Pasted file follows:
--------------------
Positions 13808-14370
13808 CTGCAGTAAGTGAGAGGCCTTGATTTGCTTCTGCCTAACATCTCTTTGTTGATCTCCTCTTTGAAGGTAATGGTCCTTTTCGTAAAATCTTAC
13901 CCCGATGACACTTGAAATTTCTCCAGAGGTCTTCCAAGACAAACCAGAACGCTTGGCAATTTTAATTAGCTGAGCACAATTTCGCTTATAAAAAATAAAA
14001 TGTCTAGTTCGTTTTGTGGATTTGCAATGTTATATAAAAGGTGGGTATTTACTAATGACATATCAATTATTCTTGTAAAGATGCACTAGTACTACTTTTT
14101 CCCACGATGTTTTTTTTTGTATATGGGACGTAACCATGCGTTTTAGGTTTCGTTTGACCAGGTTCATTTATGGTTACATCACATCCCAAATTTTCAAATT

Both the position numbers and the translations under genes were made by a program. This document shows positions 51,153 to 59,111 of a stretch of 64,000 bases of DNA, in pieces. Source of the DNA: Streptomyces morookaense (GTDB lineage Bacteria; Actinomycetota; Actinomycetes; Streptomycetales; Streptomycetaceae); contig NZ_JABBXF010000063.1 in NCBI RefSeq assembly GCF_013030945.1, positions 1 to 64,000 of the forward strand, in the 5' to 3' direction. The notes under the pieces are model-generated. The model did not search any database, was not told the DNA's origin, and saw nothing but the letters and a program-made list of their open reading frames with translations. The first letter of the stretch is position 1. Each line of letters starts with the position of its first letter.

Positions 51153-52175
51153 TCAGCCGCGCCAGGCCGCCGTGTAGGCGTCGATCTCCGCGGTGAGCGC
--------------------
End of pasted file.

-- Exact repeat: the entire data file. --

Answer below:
Positions 13808-14370
13808 CTGCAGTAAGTGAGAGGCCTTGATTTGCTTCTGCCTAACATCTCTTTGTTGATCTCCTCTTTGAAGGTAATGGTCCTTTTCGTAAAATCTTAC
13901 CCCGATGACACTTGAAATTTCTCCAGAGGTCTTCCAAGACAAACCAGAACGCTTGGCAATTTTAATTAGCTGAGCACAATTTCGCTTATAAAAAATAAAA
14001 TGTCTAGTTCGTTTTGTGGATTTGCAATGTTATATAAAAGGTGGGTATTTACTAATGACATATCAATTATTCTTGTAAAGATGCACTAGTACTACTTTTT
14101 CCCACGATGTTTTTTTTTGTATATGGGACGTAACCATGCGTTTTAGGTTTCGTTTGACCAGGTTCATTTATGGTTACATCACATCCCAAATTTTCAAATT

Both the position numbers and the translations under genes were made by a program. This document shows positions 51,153 to 59,111 of a stretch of 64,000 bases of DNA, in pieces. Source of the DNA: Streptomyces morookaense (GTDB lineage Bacteria; Actinomycetota; Actinomycetes; Streptomycetales; Streptomycetaceae); contig NZ_JABBXF010000063.1 in NCBI RefSeq assembly GCF_013030945.1, positions 1 to 64,000 of the forward strand, in the 5' to 3' direction. The notes under the pieces are model-generated. The model did not search any database, was not told the DNA's origin, and saw nothing but the letters and a program-made list of their open reading frames with translations. The first letter of the stretch is position 1. Each line of letters starts with the position of its first letter.

Positions 51153-52175
51153 TCAGCCGCGCCAGGCCGCCGTGTAGGCGTCGATCTCCGCGGTGAGCGC